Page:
President attends Munich Security Conference
At the invitation of Munich Security Conference Chairman, Ambassador Wolfgang Ischinger, President Serzh Sargsyan, who is paying a working visit to the Federal Republic of Germany, attended the Munich Security Conference later today. The President of Armenia delivered a speech at the “Inside or Outside: Countries between Russia and Europe” panel discussion.
Serzh Sargsyan addressed Armenia’s foreign policy in the current geopolitical environment, our country’s effective cooperation with the EAEU and the EU in the framework of the ongoing integration processes and the security challenges faced in the region. In that context, the Head of the Armenian State referred to the OSCE Minsk Group-brokered settlement of the Nagorno-Karabakh conflict and Azerbaijani authorities’ non-constructive stance, which hinders the talks.
The President also spoke about the commitments assumed and negotiated within the framework of the Organization for Security and Cooperation in Europe, emphasizing that the Helsinki Accord, which started as early as in the 70s of the last century, sought to achieve security and cooperation in Europe, strengthen solidarity between peoples and ensure a dignified and legitimate cohesion, which still goes high on the European agenda.
The President of Armenia stressed that the ten principles enshrined in the Helsinki Final Prospect are closely interrelated, and none of them should be separated or opposed to others.
Remarks by the President of the Republic of Armenia
Serzh Sargsyan at the Munich Security Conference
Ladies and Gentlemen,
At the outset, I would like to thank Mr. Ischinger for the invitation to this Conference. I greet all the participants of this panel. Events like this one contribute to and enrich the open and informal exchange of views and approaches.
They say geography is destiny; I, however, think that it is also biography. We know it well from our own experience. As a result of our journey, we have concluded that geopolitical competition bears nothing good. Therefore, the ability not to suffer from such competition is tantamount to benefiting from it. This experience of history is what drives our current policy.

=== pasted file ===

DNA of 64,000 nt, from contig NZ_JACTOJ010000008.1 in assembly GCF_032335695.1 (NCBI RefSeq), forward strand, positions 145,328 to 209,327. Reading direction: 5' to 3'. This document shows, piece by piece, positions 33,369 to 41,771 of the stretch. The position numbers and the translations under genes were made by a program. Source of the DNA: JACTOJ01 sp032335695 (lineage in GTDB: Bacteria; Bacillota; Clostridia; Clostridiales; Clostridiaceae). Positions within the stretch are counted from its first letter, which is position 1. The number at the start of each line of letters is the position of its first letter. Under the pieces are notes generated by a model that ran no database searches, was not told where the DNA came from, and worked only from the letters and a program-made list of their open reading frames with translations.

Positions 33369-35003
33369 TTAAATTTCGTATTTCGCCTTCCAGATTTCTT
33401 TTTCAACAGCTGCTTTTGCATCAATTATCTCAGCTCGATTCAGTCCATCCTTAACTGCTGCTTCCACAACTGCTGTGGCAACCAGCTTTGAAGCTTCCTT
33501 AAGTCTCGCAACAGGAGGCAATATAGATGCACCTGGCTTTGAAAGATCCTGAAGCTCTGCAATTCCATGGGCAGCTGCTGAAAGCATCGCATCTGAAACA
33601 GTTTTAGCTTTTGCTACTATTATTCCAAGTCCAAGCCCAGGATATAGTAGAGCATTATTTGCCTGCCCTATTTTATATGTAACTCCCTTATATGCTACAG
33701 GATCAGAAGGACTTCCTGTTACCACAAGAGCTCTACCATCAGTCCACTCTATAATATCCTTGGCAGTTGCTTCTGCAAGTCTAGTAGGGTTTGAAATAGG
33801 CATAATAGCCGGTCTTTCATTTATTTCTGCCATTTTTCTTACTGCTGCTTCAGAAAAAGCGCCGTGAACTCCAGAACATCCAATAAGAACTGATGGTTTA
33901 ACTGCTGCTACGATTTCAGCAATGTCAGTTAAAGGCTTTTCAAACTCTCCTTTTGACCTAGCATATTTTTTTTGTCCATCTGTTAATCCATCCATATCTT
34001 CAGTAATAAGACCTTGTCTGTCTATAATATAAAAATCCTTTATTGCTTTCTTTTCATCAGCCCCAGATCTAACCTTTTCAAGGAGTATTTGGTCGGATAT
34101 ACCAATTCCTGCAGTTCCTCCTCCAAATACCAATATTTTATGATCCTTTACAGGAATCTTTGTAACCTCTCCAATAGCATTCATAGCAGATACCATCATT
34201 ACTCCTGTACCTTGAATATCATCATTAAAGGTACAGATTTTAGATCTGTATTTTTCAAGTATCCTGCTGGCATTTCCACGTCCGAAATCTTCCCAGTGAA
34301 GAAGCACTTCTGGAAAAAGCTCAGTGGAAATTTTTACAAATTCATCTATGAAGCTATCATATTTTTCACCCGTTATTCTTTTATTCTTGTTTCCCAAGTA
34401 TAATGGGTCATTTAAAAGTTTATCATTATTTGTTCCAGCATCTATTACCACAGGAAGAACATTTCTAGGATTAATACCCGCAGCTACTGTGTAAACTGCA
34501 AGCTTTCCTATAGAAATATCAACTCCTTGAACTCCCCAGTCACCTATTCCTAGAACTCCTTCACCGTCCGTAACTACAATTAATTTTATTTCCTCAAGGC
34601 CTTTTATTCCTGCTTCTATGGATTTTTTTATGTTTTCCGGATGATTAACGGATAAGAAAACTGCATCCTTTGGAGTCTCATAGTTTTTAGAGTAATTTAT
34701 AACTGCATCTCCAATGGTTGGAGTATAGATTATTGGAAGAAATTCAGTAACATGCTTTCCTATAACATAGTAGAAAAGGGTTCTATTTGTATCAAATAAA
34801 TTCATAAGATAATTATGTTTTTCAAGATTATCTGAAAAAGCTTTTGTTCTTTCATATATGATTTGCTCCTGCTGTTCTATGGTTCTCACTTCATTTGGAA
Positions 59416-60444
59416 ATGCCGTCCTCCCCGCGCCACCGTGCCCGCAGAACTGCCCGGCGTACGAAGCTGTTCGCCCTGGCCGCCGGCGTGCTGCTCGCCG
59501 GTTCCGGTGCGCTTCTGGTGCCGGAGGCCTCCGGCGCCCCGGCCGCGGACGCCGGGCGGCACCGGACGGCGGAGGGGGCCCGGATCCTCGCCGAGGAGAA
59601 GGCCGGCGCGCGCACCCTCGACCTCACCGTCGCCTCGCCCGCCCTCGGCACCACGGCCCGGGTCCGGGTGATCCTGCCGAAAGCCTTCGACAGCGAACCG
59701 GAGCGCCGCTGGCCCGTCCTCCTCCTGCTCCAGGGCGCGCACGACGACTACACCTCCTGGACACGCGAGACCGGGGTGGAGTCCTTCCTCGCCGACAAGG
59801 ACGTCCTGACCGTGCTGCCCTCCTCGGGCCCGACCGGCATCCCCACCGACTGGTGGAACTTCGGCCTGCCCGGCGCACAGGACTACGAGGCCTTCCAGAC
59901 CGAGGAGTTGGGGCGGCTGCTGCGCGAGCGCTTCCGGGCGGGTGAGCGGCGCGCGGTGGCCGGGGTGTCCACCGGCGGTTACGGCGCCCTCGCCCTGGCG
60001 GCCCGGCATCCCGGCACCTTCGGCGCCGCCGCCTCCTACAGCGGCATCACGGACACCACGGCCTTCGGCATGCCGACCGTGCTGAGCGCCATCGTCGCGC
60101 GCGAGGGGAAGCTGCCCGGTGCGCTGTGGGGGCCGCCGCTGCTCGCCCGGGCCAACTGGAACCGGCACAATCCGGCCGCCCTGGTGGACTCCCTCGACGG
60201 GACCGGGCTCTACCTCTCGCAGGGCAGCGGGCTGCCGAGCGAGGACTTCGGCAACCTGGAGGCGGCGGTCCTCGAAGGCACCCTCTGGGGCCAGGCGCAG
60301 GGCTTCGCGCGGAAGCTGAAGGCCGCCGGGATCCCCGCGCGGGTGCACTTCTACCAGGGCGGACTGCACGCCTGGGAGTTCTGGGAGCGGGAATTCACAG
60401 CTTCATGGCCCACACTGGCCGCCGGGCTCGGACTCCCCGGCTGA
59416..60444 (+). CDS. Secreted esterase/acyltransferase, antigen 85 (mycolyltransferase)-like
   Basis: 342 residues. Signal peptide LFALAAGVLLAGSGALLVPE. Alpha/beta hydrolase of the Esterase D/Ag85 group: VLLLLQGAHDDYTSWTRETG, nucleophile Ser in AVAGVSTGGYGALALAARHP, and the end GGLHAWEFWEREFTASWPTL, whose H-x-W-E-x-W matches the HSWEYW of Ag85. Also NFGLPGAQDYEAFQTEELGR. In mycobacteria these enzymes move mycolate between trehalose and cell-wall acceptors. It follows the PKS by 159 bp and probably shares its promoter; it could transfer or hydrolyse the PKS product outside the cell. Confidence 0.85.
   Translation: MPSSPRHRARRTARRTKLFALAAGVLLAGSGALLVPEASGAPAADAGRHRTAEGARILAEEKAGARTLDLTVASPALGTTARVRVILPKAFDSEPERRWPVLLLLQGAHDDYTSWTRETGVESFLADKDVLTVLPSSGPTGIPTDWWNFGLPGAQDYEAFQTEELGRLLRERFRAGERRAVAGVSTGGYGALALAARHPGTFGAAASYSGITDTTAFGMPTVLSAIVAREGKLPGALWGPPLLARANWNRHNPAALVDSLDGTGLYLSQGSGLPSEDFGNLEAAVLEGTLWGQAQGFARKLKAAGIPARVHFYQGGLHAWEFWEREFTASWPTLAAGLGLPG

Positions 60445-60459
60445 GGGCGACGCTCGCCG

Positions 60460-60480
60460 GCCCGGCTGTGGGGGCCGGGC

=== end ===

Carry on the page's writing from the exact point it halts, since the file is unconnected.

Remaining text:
Furthermore, I strongly believe that for Armenia and many other nations, being at the intersection of interests of the greater geopolitical powers is both a challenge and an opportunity.
When these powers collide, the interests of small nations sometimes get overlooked. Therefore, it is our objective to incessantly transform this challenge into an opportunity—through cooperation and combining of various interests.
The Helsinki Process commenced in the course of the 1970s. It was aimed at consolidating security and cooperation in Europe. I believe that the solidarity and coexistence of nations in dignity and equality have been the promises that remain topical today.
The commitments undertaken in the framework of the Organization for Security and Cooperation in Europe should indeed dwell from Vancouver to Vladivostok. The ten principles of the Helsinki Final Act are an integral whole. None of them should be disjointed from or contrasted to the others.
The same can be said about all the other commitments negotiated in the framework of the Organization for Security and Cooperation in Europe. Equal rights and the cooperative approach should dominate across the OSCE region. It is the only path towards consolidating the concept of comprehensive and indivisible security endorsed in Helsinki.